Recently, The cantonal government of Geneva has carried out a complementary legal analysis of Uber`s operations, and The head of government Mauro Poggia has confirmed that Uber`s services are subject to taxi rules, so the company will have to expect a ban if it does not reclassify its drivers as an employee and settle the situation by paying taxes and fines and other compliance obligations. See www.swissinfo.ch/eng/uber-faces-ban-in-geneva-if-it-fails-to-hire-drivers/45340404. Rideshare drivers protest against rideshare companies Uber and Lyft during a demonstration of … August 6, 2020 in Los Angeles. – Drivers organized by the Mobile Workers Alliance and Rideshare Drivers United unions say that Uber and Lyft are advancing a “misleading” November election initiative that, if adopted, would turn “stiff” and app-based drivers into independent contractors, freeing companies like Lyft and Uber from standard pay and hours restrictions. (Photo: Robyn Beck / AFP) (Photo robyn BECK/AFP via Getty Images) In the midst of a pandemic, Uber and Lyft drivers are more insecure than ever. Even if companies evade court decisions, the struggle for the legal qualification of drivers as workers is intensifying. According to Brendan Sexton, chief executive of the Independent Drivers Guild (funded in part by Uber in a work compromise to gain a foothold in the economy and defend workers): “It took us more than two years to win our battle for a minimum wage and only a few months before apps found a way around the rules by manipulating driver access to apps.” Like other drivers at the time, he told me that during these changes, without notifying drivers, Uber had not complied with its financial obligations. “I felt like a driver, as a worker dispossessed of his power, and I joined the Taxi Workers` Alliance to learn how to fight,” Chowdbury said by phone about his politicization one last afternoon parked in his Toyota Camry. During the June primaries in New York, he ran for District 34 by promising to create a New Deal “Gig Workers” modelled on Assembly Bill 5 (AB 5).  For more information, see www.fairwork.gov.au/about-us/news-and-media-releases/2019-media-releases/june-2019/20190607-uber-media-release. In the United States, the Pennsylvania District Court has declared Uber drivers as independent contractors. The same goes for the State of Florida.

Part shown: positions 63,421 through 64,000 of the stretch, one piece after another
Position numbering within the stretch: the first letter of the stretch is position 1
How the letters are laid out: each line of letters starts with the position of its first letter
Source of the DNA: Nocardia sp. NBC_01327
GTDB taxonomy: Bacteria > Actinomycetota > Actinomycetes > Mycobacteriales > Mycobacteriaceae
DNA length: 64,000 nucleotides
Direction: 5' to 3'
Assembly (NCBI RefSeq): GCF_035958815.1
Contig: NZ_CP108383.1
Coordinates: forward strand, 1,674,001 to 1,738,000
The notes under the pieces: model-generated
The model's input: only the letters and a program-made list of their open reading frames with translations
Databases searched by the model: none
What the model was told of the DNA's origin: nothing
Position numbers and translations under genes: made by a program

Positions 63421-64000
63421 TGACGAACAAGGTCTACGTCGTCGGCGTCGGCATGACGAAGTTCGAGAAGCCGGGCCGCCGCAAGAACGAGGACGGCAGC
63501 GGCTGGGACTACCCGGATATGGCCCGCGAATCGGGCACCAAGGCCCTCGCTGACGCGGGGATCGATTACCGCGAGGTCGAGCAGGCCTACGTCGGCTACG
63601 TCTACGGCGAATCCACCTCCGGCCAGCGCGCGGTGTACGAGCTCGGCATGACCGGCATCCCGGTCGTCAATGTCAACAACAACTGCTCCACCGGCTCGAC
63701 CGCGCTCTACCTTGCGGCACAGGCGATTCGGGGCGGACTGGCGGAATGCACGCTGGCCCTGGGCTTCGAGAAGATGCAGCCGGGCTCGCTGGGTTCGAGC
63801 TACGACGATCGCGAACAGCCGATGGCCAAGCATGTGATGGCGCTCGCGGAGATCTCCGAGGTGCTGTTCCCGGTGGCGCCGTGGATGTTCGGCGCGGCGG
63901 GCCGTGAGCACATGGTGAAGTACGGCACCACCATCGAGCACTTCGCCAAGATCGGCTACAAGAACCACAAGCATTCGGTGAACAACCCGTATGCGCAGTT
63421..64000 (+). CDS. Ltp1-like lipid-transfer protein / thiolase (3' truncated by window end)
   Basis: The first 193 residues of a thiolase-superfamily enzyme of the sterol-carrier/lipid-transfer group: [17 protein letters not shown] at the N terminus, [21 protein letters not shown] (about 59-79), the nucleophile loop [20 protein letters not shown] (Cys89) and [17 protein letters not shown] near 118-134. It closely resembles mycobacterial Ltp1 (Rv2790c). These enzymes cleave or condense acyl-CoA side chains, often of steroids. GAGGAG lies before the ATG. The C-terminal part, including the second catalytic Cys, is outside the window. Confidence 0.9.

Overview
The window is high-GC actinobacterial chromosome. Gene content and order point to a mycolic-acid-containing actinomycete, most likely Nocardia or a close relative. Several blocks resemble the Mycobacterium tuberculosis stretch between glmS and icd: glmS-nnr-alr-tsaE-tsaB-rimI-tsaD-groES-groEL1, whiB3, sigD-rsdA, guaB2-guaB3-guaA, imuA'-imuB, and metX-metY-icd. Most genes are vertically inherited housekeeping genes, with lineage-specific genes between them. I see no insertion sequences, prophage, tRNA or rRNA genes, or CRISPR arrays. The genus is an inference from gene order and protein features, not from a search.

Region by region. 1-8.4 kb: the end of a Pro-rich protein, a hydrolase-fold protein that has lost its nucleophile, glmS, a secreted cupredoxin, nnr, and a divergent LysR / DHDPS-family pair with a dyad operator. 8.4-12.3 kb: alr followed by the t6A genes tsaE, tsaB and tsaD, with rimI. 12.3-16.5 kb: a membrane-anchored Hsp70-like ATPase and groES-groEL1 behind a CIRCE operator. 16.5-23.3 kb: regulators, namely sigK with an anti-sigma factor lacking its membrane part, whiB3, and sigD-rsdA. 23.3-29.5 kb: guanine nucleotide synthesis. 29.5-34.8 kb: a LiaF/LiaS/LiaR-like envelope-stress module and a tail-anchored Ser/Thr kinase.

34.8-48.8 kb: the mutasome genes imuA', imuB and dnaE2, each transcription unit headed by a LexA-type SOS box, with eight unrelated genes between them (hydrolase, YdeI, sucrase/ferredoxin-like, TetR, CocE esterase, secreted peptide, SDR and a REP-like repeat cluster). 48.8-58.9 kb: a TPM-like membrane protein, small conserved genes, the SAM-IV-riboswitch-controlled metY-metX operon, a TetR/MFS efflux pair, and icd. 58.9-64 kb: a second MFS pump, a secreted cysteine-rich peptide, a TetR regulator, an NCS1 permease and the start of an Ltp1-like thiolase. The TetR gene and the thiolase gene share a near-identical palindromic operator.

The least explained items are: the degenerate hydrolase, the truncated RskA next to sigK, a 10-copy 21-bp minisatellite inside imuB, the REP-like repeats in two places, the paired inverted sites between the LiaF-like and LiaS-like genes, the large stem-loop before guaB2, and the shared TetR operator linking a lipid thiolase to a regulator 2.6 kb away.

But California projected an atmosphere of fall and darkness for the company, with the government recently approving the AB5 bill. The bill should determine whether a person should be classified as an independent contractor or an employee. To determine which qualification is correct, an ABC test must be applied, i.e.: (A) is the person free to control the recruitment company?; and (B) Is the person providing a service that is not the principal activity of the lessor? and (C) Is the person really busy managing their own affairs in the same way that the loan company is provided to the loan company? The classification of workers, i.e. the classification of workers as self-employed or salaried contractors, has become a controversial topic that is increasingly affecting companies in the emerging economy of the “1099”. Uber is the most important example of a company that bases its business model on ranking all its staff as an independent contractor.